My naturopath prescribed me the antibiotic again (Xifaxin), and I was feeling much better. We then did a natural treatment for a few months, where I felt somewhat better, but then started getting worse and worse again. We did another round of Xifaxin (for the record, insurance companies do not like prescribing it. It is about $1,500 bucks because the US doesn’t have a generic version. However, you CAN get a generic version from Canada for about $100 and a few weeks of waiting!). We did this regimen a few times over the span of about a year. We were also treating my anemia and B12 deficiencies at the same time, but because I still wasn’t able to absorb them, it wasn’t getting a ton better.

I started trying to do my own treatment based off of what I learned on the internet. Allison Siebecker, known as the “queen” of SIBO, put together a diet called the SIBO-Specific Diet. It is a mix of the SCD (Specific Carbohydrate Diet), and FODMAPs (Fermentable Oligosaccharides, Disaccharides, Monosaccharides and Polyols).  It is insanely restrictive- I could pretty much only eat chicken, seafood, hard cheese, and a small handful of vegetables. I was exhausted and starving, all the time! Being hungry all the time made me super angry and moody, and it was pretty rough for those close to me. I decided to continue searching for a doctor who could help me.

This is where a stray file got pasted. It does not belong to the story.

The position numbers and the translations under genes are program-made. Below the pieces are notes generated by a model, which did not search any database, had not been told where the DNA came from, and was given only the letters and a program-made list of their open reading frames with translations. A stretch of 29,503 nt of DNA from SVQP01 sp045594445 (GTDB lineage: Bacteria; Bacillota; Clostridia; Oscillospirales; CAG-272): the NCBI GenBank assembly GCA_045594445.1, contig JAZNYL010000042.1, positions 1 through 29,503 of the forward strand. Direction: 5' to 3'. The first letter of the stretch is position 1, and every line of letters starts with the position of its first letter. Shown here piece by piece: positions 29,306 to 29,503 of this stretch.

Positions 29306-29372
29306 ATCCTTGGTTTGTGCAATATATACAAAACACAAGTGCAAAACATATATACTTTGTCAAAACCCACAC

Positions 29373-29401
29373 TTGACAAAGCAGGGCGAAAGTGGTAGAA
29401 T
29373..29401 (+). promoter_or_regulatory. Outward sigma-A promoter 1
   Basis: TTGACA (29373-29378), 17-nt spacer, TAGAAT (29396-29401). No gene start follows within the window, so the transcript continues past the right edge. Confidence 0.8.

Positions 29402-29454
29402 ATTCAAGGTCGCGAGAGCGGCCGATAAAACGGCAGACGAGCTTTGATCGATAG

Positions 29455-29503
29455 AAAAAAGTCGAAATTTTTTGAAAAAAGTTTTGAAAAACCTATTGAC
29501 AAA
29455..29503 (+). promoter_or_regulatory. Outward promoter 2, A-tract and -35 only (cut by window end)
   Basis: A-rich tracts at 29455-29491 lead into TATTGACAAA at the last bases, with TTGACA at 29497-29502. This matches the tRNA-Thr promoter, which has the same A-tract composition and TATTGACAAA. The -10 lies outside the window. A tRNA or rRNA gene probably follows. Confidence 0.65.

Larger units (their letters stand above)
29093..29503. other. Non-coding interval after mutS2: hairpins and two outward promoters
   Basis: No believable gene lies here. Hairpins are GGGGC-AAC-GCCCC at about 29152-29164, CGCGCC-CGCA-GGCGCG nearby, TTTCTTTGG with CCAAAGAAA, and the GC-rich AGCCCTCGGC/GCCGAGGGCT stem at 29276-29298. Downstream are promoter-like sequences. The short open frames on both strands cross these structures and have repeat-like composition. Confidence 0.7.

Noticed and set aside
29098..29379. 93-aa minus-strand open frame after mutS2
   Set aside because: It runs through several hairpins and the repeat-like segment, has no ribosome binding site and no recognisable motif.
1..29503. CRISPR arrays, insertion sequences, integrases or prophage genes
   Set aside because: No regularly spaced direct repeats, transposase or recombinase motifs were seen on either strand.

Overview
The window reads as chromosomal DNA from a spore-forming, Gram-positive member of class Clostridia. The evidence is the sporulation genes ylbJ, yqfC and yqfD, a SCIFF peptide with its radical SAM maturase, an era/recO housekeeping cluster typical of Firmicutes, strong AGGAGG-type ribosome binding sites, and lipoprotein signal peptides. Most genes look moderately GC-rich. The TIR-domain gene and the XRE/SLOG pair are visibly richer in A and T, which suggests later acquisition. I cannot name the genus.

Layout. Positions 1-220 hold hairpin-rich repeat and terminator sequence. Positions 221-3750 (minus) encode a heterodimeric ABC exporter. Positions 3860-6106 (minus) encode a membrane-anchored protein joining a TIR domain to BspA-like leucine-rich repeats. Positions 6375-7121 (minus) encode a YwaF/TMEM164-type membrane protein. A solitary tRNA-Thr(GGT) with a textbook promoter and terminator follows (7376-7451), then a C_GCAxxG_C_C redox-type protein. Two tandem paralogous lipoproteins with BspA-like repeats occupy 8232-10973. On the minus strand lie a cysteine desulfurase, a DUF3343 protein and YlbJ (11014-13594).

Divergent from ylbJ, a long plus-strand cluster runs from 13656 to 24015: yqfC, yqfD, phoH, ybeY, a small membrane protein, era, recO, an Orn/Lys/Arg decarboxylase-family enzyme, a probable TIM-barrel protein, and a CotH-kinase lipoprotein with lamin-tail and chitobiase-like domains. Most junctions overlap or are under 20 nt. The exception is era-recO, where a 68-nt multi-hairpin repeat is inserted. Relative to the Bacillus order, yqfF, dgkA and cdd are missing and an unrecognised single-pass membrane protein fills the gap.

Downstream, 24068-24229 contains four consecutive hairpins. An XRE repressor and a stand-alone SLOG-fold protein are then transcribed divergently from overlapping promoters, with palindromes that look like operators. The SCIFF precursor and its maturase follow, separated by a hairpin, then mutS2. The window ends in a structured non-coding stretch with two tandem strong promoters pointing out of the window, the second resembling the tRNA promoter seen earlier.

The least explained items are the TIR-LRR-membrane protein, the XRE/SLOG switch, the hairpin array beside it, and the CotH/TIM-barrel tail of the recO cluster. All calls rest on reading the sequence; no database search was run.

Finally, I found an ND who specialized in SIBO. I was immediately blown away by her insane knowledge on the subject- this is someone who is reading all the research out there, like the second it comes out. You can listen to her podcast about SIBO here. As it turns out, there isn’t much research to support the SCD or SIBO-Specific Diet. There is a lot of confusion between the two diets as well, because something “legal” on the SCD often isn’t on FODMAPs. Dr. Kimball took a look at my test results and immediately pinpointed the problem. There are two types of gas produced by the bacteria (a third is being discovered/researched right now). Some people have hydrogen-dominant SIBO (more common, easier to treat, and linked with diarrhea). Others have methane-dominant SIBO (harder to treat, less common, and constipation-based). Some lucky characters are lucky enough to have both- like me! Luckily, the hydrogen was more prevalent, however, even a small amount of methane is significant, as it is more resistant and trickier to treat.